- Especially on mobile devices, you can use Biometric readers, such as fingerprint readers or cameras, to verify that it’s you logging in and to Lock Down Your Login. Learn more at stopthinkconnect.org.
- As mentioned before, when using a public WiFi network, it is very easy for hackers and thieves to steal your personal information. Thus, if you are connected to a public WiFi, you should not be logging into any online account at all. By doing so, you are subjecting your password and potentially your personal information to all those who are also connected to the WiFi network. In addition, make sure to look for the “lock” icon or the “https” in the URL for secure websites. These are not fail-safes, but they do provide you with a little more protection.
- A VPN is a Virtual Private Network. According to LifeHacker, “a…VPN is a group of computers (or discrete networks) networked together over a public network – namely, the internet…It secures your computer’s internet connection to guarantee that all of the data you’re sending and receiving is encrypted and secured from prying eyes.” According to the LifeHacker article, there are both free options and options you pay for. Check out their article as well as others in order to get an idea of which VPN service is correct for you. Again, VPNs are not fail-safes, but they provide an extra layer of online protection.
- Make sure that you are using anti-virus, anti-spyware, and firewalls to protect your computer. If you are a Stony Brook student, you are given free access to Symantec EndPoint Protection. Make sure to get this anti-virus software if you are a Stony Brook student because you could be held accountable if your computer got a virus and then the Stony Brook network subsequently got a virus as well. If you are not a Stony Brook student, there are free alternatives, one of which being Avast anti-virus.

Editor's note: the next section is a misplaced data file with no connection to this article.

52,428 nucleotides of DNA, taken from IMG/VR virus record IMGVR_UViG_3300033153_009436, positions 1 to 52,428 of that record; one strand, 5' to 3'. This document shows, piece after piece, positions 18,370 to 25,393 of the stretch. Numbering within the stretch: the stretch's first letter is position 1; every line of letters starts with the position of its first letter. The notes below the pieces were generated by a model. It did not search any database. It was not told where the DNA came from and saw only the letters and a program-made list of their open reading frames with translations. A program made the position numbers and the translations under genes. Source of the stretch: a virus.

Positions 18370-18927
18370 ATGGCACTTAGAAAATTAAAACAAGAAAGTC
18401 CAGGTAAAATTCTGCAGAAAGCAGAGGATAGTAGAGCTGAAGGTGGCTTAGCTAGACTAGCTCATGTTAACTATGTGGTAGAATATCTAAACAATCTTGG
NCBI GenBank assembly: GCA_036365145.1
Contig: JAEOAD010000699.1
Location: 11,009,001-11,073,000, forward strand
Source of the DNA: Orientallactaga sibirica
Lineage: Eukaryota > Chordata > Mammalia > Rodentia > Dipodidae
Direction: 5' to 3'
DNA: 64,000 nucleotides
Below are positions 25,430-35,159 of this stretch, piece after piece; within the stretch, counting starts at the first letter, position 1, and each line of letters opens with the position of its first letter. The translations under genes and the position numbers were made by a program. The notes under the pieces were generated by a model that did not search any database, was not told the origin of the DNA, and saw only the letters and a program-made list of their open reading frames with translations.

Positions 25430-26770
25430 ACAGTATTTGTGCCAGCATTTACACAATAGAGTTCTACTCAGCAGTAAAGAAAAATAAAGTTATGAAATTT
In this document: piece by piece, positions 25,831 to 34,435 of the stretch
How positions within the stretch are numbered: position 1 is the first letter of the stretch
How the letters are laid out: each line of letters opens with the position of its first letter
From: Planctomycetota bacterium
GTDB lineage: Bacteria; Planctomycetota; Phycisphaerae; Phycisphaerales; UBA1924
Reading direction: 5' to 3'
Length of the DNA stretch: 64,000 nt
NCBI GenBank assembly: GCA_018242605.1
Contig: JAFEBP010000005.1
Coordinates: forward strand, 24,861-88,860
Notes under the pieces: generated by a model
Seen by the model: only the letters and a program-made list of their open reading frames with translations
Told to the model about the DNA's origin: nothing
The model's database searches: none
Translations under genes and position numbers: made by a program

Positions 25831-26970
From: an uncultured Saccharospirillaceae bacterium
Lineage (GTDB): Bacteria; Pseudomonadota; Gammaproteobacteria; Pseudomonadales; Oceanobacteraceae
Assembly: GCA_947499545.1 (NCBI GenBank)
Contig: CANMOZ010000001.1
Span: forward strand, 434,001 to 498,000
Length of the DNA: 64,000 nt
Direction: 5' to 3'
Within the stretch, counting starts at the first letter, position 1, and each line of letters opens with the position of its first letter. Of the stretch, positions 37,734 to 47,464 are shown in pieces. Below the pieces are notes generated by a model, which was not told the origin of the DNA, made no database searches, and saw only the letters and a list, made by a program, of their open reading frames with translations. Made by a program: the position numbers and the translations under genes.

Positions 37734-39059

- Simply don’t give out your personal information unless you know exactly who you are speaking or emailing with. This goes with Phishing. People or websites are going to pretend to be your financial institutions and ask you for your personal information or for you to verify certain information. But, real financial institutions are almost never going to contact you AND ask you for your financial/personal information or ask you to verify the information. There have even been instances where fake websites popped up, and the only way you knew that it was fake was because of the URL *see picture below*. Double check everything when you are about to make a financial transaction or enter/give out personal information via the internet or over the phone.
There are many more ways in which to protect yourself over the internet, and we implore to explore what else is out there. If you do not feel comfortable in a situation giving out your personal information, we believe it is best to simply go with your gut and verify everything. Every two seconds, there is another victim of identity fraud, and we don’t want you to be the next one. If you would like to read more about identity theft and how to protect yourself, please visit our website or the Cyber Security page of the Stony Brook DoIT team. There is plenty of information out there and plenty of things to learn. Yes, it may take a while to learn about these new concepts and practices, but it is worth it. And, as always, stay SAVVY!